Friedman, like any good forecaster, repeatedly warns against linear thinking and naiveextrapolation of current trends into the future. History, economics, and financial markets do not move in straight lines—of which our current credit crisis provides ample evidence—but tend to move in cycles. Political movements and entire nations rise and fall and rise again. History does not repeat itself per se, but it does, to paraphrase Mark
Twain, “rhyme.” A country’s current (and future) internal politics and relations with the outside world are a result of that country’s unique history (and geography too, Friedman would argue). For example, Americans’ ambivalence toward the assorted financial bailouts reflects a fundamentally unique national character, one marked by a general mistrust of the state that traces its roots to the Magna Carta in England. Other countries with their own unique histories have very different reactions to the crisis and the responses to it.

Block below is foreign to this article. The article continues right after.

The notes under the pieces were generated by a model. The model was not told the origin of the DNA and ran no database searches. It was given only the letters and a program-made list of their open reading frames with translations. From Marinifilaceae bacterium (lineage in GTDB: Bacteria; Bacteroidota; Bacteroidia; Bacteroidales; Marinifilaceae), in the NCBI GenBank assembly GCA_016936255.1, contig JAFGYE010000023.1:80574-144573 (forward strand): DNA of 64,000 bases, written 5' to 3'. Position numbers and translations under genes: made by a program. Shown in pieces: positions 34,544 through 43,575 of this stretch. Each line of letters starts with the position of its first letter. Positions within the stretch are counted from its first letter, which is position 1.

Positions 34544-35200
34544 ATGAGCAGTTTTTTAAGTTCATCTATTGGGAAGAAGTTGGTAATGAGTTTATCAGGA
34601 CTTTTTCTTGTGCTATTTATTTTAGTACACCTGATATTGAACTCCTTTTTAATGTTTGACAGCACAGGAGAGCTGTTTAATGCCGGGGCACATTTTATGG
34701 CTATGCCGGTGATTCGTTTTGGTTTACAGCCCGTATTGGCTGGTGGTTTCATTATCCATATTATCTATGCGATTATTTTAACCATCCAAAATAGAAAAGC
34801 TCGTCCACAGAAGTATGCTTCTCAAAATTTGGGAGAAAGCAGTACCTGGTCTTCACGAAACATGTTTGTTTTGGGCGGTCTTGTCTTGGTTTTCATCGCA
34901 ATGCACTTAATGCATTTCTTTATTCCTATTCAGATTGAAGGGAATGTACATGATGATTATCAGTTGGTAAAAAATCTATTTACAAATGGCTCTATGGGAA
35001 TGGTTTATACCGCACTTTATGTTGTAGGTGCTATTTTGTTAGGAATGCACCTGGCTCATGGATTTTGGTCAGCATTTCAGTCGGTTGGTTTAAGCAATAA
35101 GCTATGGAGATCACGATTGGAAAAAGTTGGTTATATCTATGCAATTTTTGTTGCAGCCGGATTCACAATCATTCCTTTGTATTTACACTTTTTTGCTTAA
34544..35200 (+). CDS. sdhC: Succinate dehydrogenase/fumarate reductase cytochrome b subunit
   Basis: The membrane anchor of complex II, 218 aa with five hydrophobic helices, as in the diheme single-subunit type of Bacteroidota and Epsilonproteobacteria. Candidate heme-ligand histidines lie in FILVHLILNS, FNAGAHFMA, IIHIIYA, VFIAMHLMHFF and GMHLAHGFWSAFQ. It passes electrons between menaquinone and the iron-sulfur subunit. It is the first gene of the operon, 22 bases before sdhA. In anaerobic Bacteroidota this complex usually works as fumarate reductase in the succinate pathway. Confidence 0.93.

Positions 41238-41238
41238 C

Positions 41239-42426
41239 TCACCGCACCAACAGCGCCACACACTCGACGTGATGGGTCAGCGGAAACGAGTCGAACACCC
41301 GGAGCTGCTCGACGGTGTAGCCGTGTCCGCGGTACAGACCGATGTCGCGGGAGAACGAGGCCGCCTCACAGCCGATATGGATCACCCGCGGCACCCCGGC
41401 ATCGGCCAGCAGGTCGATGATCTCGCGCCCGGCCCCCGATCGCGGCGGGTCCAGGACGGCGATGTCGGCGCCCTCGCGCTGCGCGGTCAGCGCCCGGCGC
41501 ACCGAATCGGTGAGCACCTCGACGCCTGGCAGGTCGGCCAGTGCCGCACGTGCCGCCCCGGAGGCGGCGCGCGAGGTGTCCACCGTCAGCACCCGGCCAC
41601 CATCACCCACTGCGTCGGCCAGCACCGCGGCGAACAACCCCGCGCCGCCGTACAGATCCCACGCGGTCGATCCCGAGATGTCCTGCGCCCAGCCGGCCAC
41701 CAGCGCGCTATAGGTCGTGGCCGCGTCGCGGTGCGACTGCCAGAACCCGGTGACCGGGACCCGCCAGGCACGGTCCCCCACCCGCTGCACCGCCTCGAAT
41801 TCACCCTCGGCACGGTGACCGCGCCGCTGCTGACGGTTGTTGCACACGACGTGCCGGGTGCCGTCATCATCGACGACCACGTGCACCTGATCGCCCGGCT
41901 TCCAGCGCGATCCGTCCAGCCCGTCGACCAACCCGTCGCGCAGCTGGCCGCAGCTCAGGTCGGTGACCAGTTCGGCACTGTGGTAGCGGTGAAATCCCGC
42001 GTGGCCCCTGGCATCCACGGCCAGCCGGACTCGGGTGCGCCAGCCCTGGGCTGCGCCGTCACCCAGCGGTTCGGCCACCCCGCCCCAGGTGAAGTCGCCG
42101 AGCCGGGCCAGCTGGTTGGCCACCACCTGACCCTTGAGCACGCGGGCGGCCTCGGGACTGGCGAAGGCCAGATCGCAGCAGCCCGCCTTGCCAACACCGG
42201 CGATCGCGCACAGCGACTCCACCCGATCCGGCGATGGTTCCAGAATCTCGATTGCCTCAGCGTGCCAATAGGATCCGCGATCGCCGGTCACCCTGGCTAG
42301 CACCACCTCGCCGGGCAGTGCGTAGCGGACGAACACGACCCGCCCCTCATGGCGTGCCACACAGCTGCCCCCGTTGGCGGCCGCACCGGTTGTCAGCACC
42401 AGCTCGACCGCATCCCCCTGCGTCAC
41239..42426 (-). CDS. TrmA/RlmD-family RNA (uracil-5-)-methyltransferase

With all of this said, what are some of Friedman’s predictions?

For one, China could cease to exist as a unified state and could break down into warring factions as soon as the 2010s.

Sound farfetched? Yes, but it wouldn’t be the first time this has happened to China after a prolonged period of contact with the outside world. There has always been a tension in China between the richer coastal areas, which tend to have an outward orientation, and the vast interior of the country, which tends to be poorer and far more insular in mentality. These tensions, according to Friedman, were at work in the Chinese civil war that ended with Mao’s communist victory and are likely to be the cause of a new civil war within a decade. Time will certainly tell.

Friedman also sees a resurgence, albeit a short-lived one, of Russian imperialism that will eventually implode due to Russia’s shrinking population.